Most players, even NHLers, move in the direction of the hit they receive. Some power back through it, recoiling from the boards to deliver a pop of their own. Others allow their bodies to be blasted into directions that best enable them, with the help of their linemates, to grind in the offensive zone. There's an artistry to the play of the best fourth lines, for whom this is a speciality. But watch players try to hit Crosby. They often go one way and he goes another. You know that they want to knock him into the third row. He's annoying. He's the best, he knows it, and he whines more than anyone. But hits that should ride Crosby off the play tend to create scoring opportunities for him, with seams opening as he bounces free of his check.
Now, no one would ever mistake Crosby for Mark Messier, but this sort of play is kind of rugged, or at least as physical as he gets. It's no surprise that Crosby's physicality has a utilitarianism to it, that it's yet another aspect of his game in service to lighting that ever-beckoning lamp. Come the Olympics, he'll have more space to work with on the bigger ice surface, and if we were giving him those imaginary five extra shift seconds before, maybe it feel more like seven in Sochi.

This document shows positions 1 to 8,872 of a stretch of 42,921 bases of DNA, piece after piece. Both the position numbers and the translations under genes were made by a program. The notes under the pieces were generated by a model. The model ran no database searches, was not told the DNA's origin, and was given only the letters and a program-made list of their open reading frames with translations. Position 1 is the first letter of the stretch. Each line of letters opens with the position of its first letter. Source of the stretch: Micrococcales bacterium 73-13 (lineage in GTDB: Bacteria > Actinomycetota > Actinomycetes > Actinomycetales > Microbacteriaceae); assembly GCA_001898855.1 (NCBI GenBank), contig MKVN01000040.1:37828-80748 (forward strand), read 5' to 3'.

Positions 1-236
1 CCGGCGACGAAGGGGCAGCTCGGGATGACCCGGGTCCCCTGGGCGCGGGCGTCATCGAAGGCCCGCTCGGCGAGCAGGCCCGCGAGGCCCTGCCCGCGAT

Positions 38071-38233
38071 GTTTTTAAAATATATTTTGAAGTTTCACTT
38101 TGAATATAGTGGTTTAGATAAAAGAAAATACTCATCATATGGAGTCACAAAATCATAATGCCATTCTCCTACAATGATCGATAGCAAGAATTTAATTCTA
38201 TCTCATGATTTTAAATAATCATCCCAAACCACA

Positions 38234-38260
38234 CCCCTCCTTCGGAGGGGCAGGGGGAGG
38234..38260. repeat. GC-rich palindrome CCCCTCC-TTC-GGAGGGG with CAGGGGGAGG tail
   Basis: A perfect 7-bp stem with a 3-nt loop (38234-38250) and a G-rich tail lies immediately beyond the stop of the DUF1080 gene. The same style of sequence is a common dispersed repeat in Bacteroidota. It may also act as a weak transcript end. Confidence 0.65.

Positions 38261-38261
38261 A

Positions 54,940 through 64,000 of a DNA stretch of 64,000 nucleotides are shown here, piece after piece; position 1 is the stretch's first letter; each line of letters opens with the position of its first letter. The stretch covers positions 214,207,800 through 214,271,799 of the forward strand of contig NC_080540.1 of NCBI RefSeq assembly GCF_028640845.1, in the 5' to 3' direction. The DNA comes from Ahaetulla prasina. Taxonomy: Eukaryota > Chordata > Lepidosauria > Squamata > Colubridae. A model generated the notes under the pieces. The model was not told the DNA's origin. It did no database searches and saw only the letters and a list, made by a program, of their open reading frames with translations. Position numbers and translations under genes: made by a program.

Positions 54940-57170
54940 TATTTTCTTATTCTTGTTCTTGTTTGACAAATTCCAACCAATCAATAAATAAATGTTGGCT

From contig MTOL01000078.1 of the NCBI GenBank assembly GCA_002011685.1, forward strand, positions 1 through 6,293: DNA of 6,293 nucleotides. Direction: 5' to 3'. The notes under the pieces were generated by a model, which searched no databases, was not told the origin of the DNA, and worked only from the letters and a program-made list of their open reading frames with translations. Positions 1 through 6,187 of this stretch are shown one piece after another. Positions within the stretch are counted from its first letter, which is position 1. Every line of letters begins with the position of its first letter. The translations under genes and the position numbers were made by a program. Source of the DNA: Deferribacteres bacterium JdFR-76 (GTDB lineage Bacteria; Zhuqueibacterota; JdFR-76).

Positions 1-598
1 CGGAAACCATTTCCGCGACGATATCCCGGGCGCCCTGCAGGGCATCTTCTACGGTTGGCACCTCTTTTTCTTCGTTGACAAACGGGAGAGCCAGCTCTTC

Oh my, look out!
Actually, that exclamation could serve as the summary for the bottom of Crosby's eventual Hall of Fame plaque.
Colin Fleming is the author of "Dark March: Stories for When the Rest of the World is Asleep." He is finishing a novel, "The Freeze Tag Sessions," and a work of nonfiction, "Just Give Me the Backing: A Life Lived to the Music of the Beatles." His work has appeared in The Atlantic, Rolling Stone, Slate, The Boston Globe, The Washington Post and more.